While not every family meal will be home-cooked, part of its power comes from the preparation process, including…
Eager Anticipation: The time and effort invested preparing the meal creates a sense of anticipation for the formal gathering. The sights, sounds and smells of cooking launch a ritual everyone knows will culminate together around the table.
Memorable Aromas: Adults remember the smells from their childhood home more than any of the other four senses. The fragrances wafting from an oven, pan or crock-pot create lasting, positive memories by making home a place children and teens want to be.
Dignifying Roles: When we assign children a task in the process of preparing the meal, setting the table or cleaning the dishes we give them a sense of dignity that comes from fulfilling an important role in the central family ritual.
Rules for Meals@Home
Give Thanks: Before “diving in,” the family should pause to give thanks to God as a regular reminder of our dependence upon His grace and goodness.
No Media: A key goal of the Meals@Home routine is to foster good conversation. Sitting at the table facing one another provides a natural context for interaction . Turn off the television, cell phones, PDAs, iPods and all other forms of media.
Spill Chill: To avoid frustration and disappointment, you should expect at least one spill during every family meal. Rather than lose your cool when Junior knocks over his glass of milk, use it as a reminder that we are all imperfect human beings. Don’t let the inevitable mishap spoil the entire meal.
Heed Manners: The dinner table provides an ideal setting to reinforce basic manners such as how to carry on respectful conversation, looking others in the eyes when speaking to them, swallowing food before talking, saying “please” and “thank you” and many other basic rules of civilized interaction.
Conversation During Meals@Home
Mealtime conversation should be something everyone looks forward to rather than a place to discuss problems or give correction.
Sometimes good conversation requires a creative nudge. Try these simple ideas to encourage both informal chat and intentional faith conversations…
Intentional Faith Talks
Any Age: There are a variety of questions you can ask that will prompt faith-related discussion. Here are four examples…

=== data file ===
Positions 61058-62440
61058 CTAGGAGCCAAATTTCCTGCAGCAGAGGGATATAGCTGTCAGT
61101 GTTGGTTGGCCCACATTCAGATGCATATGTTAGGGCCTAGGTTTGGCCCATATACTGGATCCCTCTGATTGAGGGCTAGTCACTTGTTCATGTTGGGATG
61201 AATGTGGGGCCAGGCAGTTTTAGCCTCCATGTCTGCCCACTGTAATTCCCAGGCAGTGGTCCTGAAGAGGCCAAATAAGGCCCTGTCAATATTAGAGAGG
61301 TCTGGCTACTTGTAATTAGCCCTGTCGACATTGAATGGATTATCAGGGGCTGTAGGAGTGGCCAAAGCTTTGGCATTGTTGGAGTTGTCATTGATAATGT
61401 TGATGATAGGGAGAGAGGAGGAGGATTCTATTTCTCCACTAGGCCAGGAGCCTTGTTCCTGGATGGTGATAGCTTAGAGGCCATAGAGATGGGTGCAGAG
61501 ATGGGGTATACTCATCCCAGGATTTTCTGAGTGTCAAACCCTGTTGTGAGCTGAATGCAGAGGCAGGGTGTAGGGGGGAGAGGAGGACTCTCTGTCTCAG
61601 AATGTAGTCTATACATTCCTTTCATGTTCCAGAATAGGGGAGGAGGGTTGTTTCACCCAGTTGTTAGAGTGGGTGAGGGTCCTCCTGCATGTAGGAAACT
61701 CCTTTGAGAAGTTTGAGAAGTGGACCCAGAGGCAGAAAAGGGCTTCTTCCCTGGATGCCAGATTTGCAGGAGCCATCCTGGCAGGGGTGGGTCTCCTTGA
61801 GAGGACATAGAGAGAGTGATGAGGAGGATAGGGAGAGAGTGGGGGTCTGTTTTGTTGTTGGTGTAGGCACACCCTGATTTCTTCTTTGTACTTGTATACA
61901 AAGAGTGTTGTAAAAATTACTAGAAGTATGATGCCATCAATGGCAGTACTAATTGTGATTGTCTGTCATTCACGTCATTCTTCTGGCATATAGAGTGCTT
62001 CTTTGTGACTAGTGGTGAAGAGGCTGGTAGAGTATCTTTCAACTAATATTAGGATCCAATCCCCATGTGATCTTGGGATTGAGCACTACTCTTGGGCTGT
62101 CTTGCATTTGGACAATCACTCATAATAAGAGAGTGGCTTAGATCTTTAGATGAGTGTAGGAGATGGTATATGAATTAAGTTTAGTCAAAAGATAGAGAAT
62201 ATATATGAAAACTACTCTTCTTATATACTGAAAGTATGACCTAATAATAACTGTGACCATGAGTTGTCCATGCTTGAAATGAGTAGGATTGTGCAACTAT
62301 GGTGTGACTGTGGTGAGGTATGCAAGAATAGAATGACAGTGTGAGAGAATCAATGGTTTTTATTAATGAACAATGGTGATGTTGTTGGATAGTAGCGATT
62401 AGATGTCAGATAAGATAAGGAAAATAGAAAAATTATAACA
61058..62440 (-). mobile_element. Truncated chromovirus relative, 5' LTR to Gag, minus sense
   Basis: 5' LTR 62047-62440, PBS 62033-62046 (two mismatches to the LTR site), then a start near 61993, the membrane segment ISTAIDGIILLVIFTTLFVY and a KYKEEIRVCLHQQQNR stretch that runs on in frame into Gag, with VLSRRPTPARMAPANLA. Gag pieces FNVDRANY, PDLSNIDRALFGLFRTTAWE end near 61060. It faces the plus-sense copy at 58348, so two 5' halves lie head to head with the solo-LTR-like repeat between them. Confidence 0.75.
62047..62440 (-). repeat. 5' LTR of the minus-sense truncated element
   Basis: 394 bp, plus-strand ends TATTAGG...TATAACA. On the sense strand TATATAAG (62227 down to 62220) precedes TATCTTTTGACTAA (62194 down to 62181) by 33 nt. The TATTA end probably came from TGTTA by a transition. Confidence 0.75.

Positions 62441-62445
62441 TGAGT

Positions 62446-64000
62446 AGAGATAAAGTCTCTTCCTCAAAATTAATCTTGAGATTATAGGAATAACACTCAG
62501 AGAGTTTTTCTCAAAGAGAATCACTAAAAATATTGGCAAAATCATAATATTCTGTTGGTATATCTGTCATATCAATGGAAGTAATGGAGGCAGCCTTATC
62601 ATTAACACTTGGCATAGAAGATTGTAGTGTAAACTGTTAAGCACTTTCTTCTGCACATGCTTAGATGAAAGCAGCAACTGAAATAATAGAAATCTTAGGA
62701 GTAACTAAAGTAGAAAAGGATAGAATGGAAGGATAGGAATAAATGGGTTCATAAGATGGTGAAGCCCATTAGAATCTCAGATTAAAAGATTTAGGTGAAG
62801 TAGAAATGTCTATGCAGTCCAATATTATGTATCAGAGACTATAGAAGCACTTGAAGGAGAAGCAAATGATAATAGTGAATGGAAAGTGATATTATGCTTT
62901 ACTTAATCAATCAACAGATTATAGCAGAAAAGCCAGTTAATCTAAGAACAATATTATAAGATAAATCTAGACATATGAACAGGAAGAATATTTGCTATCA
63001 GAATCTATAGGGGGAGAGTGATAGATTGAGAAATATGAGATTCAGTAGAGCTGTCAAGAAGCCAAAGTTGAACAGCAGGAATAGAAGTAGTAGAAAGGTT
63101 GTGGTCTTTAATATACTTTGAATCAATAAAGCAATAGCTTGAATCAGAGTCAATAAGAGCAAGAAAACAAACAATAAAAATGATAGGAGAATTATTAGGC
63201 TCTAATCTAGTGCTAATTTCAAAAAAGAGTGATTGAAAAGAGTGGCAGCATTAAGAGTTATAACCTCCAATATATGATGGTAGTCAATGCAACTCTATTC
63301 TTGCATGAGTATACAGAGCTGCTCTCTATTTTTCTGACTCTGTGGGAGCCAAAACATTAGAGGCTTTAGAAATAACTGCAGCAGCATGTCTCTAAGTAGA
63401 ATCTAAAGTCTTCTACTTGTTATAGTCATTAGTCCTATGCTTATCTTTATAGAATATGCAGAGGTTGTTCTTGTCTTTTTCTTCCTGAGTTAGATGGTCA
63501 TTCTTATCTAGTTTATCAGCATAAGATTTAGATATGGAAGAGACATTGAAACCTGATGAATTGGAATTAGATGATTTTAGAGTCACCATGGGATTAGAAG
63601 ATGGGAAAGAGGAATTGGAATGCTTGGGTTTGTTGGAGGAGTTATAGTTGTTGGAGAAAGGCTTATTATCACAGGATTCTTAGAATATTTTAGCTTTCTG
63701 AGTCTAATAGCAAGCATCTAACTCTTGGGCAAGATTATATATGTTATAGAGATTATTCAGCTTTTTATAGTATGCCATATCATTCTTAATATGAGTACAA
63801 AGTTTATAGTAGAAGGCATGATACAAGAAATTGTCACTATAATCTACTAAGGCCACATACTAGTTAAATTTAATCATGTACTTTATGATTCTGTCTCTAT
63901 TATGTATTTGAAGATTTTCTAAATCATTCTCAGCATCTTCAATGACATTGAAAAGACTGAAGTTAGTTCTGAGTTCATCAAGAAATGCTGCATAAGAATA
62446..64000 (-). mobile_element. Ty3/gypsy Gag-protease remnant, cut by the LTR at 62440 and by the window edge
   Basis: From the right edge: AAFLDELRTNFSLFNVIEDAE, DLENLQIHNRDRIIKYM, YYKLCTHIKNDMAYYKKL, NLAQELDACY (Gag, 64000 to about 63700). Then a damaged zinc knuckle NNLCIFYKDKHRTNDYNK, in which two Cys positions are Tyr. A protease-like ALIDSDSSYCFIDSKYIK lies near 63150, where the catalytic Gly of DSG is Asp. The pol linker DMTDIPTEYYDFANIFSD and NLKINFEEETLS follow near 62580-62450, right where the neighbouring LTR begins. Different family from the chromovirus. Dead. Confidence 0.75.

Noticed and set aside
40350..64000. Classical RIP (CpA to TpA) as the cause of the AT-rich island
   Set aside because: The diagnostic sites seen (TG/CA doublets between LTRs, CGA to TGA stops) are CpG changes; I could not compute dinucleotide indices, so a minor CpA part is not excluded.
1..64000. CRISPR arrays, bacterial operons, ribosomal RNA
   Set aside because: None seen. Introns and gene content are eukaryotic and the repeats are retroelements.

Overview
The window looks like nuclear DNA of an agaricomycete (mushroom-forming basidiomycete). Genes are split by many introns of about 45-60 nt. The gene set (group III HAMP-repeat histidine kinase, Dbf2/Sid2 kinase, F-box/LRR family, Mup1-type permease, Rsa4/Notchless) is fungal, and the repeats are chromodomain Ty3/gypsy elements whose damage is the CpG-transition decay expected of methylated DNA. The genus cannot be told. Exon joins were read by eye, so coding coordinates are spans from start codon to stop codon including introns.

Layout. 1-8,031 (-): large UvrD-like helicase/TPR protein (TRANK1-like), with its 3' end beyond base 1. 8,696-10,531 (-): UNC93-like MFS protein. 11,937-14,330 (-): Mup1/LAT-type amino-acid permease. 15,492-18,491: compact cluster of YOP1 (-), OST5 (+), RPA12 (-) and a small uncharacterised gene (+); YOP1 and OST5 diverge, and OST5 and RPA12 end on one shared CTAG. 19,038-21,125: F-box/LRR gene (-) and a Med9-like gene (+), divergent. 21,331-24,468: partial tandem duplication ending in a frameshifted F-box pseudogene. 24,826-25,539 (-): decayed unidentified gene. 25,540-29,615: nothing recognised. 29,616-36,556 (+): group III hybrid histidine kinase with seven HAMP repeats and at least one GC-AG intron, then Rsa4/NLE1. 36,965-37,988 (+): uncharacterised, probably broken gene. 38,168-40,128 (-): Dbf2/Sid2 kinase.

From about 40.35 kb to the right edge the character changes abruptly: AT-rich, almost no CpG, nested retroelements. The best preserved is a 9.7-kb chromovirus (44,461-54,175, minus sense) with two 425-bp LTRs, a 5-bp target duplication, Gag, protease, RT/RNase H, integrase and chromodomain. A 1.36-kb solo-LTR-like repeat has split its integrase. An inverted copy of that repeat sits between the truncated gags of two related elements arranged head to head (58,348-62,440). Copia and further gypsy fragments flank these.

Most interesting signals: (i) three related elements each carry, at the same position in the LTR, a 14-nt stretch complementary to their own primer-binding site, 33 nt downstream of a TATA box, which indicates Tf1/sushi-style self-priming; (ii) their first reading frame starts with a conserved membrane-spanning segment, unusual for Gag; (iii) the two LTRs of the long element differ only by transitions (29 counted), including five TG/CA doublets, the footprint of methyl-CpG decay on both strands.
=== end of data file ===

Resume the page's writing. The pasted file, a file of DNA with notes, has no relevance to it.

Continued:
- What Bible story or lesson did you learn at church this past weekend?
- Name a favorite Bible character and tell his/her story.
- If God wrote you a letter, what topic would He address and what would He say?
- God knows our future. What do you hope He sees for your future at age _____?
Older Kids: Pick an age appropriate topic to discuss from a Christian perspective. Don’t worry whether you have all of the answers. The important thing is to make conversation about the truth a natural part of family life. Suggested topics include…
- Why does it really matter whether Jesus Christ literally rose from the dead? (See I Corinthians 15:3-19)
- What is Satan’s most powerful weapon against us? (See John 8:44)
- Why should we treat every human being with dignity? (See Genesis 1:27-28)
Memorize Together: Select something to memorize together as a family, spending 1-2 minutes per mealtime with the goal of memorizing something substantial over a 120-day period. Suggestions include…
- The books of the Bible in order
- The Lord’s Prayer found in Matthew 6:9-13
- The Ten Commandments listed in Exodus chapter 20 or Deuteronomy 5
- The Apostles’ Creed or a summary of key Christian beliefs from your local church
Read Aloud: Select a book of the Bible to read through over a 120-day period by reading a few verses each meal. If children are old enough, invite them to take turns reading aloud. A great place to start would be the Gospel of Mark or I John.
Just For Fun